Two experiments were made to determine if induced cryptorchidism (short-scrotum) would modify behaviour and reduce liveweight loss during the rut without affecting subsequent velvet production. In the first experiment, groups (n = 10) of entire and induced cryptorchid mixed-age stags were used in a behaviour study in consecutive years. In mid-January, stags in the cryptorchid group were sedated with xylazine, and their scrotum shortened as much as possible (two thirds of the length) by the application of two standard lamb castration rings. Behavioural observations made during the rut showed significant (P< 0.05) reductions in the incidence of roaring, chasing and pacing in the cryptorchid group. In a larger scale experiment on six commercial properties, the live weight and condition score change over the rut, and subsequent velvet production was compared on 100 entire and a similar number of cryptorchid stags. Average liveweight loss during the rut (Feb-June) was 17 kg with no significant difference between entire and cryptorchid stags. There was no difference in mean live weight of the two groups the following Sept/Oct and the average velvet weight was 2.48 and 2.41 kg for the entire and cryptorchid stags respectively (P>0.05). Although induced cryptorchidism influenced stag behaviour during the rut, this was not reflected in reduced live weight or condition score loss during this period.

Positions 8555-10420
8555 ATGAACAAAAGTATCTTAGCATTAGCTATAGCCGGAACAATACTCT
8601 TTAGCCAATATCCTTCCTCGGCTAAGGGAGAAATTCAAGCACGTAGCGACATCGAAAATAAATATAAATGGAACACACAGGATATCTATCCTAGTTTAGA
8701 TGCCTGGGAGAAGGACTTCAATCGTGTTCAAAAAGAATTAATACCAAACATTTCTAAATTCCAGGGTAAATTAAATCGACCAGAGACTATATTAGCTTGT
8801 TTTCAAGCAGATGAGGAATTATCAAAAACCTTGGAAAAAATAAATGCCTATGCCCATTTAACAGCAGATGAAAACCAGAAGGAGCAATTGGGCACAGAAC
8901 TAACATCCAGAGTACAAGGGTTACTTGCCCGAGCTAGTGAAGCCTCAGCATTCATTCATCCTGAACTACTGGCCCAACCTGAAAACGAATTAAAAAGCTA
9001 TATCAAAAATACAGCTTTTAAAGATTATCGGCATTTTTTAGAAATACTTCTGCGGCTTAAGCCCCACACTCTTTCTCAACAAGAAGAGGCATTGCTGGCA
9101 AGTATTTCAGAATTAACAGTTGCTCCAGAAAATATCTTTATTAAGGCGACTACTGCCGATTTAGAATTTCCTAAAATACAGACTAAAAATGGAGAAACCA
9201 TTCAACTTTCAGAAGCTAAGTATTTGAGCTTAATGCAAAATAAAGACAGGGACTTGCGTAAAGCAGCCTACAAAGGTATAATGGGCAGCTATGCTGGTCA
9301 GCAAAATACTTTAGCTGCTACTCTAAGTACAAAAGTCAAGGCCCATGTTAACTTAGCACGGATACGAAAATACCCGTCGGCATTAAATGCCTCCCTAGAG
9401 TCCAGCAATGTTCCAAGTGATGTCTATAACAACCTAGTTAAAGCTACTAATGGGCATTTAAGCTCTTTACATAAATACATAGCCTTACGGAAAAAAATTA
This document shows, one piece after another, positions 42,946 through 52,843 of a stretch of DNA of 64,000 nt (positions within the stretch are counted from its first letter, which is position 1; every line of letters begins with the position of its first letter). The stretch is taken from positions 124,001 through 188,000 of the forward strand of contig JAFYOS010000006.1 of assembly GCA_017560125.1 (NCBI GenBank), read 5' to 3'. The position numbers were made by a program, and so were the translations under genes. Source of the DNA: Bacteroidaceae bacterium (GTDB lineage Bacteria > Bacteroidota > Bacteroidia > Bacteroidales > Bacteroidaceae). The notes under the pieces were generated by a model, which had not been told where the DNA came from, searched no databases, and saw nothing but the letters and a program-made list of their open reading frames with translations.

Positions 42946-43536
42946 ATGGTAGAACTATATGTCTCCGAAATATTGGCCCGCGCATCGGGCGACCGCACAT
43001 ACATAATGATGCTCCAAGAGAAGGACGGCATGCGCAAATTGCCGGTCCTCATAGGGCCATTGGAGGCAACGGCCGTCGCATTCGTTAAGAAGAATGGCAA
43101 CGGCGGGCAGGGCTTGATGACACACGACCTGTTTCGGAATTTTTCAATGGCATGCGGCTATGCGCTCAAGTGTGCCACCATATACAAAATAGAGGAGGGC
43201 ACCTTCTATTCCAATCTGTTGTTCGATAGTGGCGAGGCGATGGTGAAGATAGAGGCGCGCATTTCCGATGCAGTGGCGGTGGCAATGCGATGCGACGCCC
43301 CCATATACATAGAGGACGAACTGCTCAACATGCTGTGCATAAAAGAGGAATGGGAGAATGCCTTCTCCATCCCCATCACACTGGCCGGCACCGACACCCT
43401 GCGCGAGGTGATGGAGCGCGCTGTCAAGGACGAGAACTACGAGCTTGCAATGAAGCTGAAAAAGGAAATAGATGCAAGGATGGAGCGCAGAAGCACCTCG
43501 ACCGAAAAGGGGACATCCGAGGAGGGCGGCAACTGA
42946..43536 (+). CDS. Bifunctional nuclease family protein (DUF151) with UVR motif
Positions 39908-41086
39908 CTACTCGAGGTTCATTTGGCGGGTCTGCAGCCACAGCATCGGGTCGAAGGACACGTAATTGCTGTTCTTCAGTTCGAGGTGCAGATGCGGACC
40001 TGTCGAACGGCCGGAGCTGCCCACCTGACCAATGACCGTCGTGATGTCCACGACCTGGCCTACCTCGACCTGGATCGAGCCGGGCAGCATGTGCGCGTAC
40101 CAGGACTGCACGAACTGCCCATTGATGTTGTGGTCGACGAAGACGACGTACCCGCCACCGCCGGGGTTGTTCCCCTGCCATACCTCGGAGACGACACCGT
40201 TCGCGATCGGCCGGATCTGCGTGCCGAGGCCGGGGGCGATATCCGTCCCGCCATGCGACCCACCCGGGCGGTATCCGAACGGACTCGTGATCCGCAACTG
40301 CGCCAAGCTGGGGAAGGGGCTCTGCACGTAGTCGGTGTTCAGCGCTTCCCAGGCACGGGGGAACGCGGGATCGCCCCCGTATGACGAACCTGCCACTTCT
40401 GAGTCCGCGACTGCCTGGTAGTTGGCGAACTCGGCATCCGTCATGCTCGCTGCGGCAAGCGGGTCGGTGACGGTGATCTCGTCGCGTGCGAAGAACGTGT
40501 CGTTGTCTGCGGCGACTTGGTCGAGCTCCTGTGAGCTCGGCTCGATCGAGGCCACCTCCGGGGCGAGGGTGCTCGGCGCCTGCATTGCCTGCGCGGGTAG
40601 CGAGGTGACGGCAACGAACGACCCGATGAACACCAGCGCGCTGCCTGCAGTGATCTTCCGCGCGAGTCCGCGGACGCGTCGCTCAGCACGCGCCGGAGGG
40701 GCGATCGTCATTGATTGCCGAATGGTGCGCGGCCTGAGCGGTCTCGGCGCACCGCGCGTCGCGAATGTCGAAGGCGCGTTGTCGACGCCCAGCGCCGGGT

Proceedings of the New Zealand Society of Animal Production, Volume 62, Palmerston North, 145-148, 2002
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